CARCOAR’S working dog challenge has set itself up to be one of Australia’s leading trial and sale events with a successful inaugural effort last weekend.
The inaugural three-day challenge on 26-28 November doled out a trial purse of $20,000 – the nation’s largest – and achieved a dog auction gross of $347,000 and top price of $24,000.
The event included sheep and cattle dog trials, and a special Sire Shootout trial won by Ben Coster with his Kelpie Rhettlenash Jock, taking $2000 in prizemoney with 81 points, just one point ahead of Bill Luff with Cotway Dazzler.
Mr Coster said the conditions were “real tough” with wet sheep on a damp course under lights before a noisy crowd.
“So the sheep just didn’t want to run anywhere.
“But they’re the trials that Jock wins,” he said.
“Jock will go to a trial and if the sheep are a bit pingy and you’ve got to get in the high 90s and he’s got to be real fancy, it doesn’t usually happen.
“But if the sheep are real tough that’s when he loves it and that’s when he wins.”
The big winners of the trial events were Chris Stapleton and Capree Red, who collected $4000 for winning the open sheep final and Jake Nowlan with Nowlans Sam, who also won $4000 with first place in the open cattle final.
The maiden sheep final and best stockman award, with $1000 in prize money, were won by Harry Grant and Paddy. Prize money of $2000 and first place in the novice sheep final went to Bill Luff and Tickle and the best stockman award was won by Geoff McDougall. The novice cattle final was won by Grace Halsted with Leeway Snoop and the best stockman award went to D. Chapman.
Preparations underway for 2022 challenge
Regional Development manager – NSW Brock Syphers said the event went “really well” and preparations were already underway for the 2022 event.
“It was an unreal event – there was a crowd there every day.
“We had healthy crowd numbers, a great line up of dogs, and strong prices, which we are very sure can be surpassed next year,” he said.
Special pup Poppy makes $24,000
The top-selling working dog in the sale was former CTLX site manager, Nathan Morris’s 12 month-old bitch Lokabe Purple (Poppy) that sold for $24,000, via the online selling platform StockLive to Wes and Nadene Crozier, Moorara Pastoral, ‘Moorara Station’, Moorak, South Australia. The bitch is by Everyday Roy II out of Rainmar Storm and was bought as a pup specially for the sale from Lokabe Working Dogs at Muttama.
“That’s the most I’ve ever got for a dog, but she was pretty special that dog, you don’t get many like her.
“It was surprising that she made what she did, but I knew she was pretty valuable and that people would battle it out to get her,” she said.
“She was just a really trainable type, with a lot of natural ability that you don’t see in dogs every day, just a really natural paddock type dog that could work the yards really well.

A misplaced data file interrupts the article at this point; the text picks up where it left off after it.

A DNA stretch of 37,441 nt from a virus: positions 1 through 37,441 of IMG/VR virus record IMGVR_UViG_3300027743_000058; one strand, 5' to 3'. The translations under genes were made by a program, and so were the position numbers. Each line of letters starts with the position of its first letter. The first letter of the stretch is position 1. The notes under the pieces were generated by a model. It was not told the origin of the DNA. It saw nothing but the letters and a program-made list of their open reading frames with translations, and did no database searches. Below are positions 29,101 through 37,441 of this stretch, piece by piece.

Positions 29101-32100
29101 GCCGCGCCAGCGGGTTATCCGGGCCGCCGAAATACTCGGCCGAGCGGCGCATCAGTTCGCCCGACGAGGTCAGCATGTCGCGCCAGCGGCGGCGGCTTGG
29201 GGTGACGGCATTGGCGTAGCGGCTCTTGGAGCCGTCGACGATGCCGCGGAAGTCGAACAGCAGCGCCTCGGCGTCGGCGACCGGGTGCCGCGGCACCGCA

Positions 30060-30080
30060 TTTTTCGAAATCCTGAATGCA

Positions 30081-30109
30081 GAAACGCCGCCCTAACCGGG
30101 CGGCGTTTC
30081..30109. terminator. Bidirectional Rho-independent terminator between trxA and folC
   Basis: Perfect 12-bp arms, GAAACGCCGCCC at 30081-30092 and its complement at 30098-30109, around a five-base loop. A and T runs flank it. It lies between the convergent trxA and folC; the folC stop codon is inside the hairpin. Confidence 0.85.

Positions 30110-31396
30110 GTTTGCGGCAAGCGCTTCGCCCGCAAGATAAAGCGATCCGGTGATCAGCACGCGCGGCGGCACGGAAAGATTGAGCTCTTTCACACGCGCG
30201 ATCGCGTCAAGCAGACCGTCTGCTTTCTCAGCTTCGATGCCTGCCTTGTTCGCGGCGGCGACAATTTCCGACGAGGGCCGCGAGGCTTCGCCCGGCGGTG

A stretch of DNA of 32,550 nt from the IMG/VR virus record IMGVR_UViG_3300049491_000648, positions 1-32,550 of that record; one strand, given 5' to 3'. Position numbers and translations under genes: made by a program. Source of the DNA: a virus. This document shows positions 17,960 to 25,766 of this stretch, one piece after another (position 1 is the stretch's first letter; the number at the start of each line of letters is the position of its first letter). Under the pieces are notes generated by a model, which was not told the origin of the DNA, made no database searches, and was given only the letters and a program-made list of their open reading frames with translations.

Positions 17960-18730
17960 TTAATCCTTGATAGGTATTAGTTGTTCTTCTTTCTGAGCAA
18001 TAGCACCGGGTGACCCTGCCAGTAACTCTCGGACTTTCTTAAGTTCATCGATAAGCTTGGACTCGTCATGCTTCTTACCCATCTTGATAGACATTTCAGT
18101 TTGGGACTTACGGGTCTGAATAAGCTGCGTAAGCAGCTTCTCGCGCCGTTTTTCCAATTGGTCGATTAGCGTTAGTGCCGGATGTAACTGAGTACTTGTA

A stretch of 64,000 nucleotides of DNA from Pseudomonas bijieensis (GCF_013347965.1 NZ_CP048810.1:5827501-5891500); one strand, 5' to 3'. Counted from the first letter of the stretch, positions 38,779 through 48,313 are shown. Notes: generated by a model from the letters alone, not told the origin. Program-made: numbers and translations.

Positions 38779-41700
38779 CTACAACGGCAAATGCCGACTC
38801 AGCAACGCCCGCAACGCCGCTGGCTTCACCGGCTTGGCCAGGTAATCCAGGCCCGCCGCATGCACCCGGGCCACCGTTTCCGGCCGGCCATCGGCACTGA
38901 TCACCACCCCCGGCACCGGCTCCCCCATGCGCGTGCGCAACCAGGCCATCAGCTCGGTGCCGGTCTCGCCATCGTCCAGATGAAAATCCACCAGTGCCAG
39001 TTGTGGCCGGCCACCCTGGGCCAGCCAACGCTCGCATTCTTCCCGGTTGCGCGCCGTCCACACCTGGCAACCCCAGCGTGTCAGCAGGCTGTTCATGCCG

“She’s a true all-rounder, which are really hard to find.”
He missed her dog when it came to shifting some sheep after recent flooding at Forbes. Nathan is the executive director of pastoral for the AAM Investment Group that runs country west of Forbes and in western Queensland.
“She has been my ‘go to’ dog for the past three or four months.”
The working sale averaged $7382 for 58 of the 59 dogs offered and 12 dogs sold for more than $10,000. Two dogs sold for $16,000, including Casino handler Robert Johnston’s three year-old Border Collie bitch Shady Acres Ally May, -year-old Border Collie bitch which reached $16,000 and Murray Wilkinson’s 34 month-old Kelpie dog Kraken Colt.
Sale agent Tom Card from Bowyer and Livermore, Bathurst, said the sale result was driven by the flow-on effect of buoyant cattle and sheep markets.
“I would describe the prices as very strong, with many lots selling well above their reserves,” Mr Card said.
“We had plenty of bidder action, the competition was strong, and, through StockLive, we had buyers from South Australia, Queensland and New South Wales all secure dogs.”
Mr Syphers said the dogs which were purchased through the auction are eligible for a special trial or futurity event next year – the challenge — which they can compete in at following events up until the four years of age.
“Given the calibre of the pedigree and training in the dogs sold this year, we are confident there will be strong competition in this trial, which is set to grow year on year.
“I estimate we had about 700 people pass through the gates in total, and we had great feedback from spectators that you could clearly watch the sheep trial and cattle trials simultaneously,” Mr Syphers said.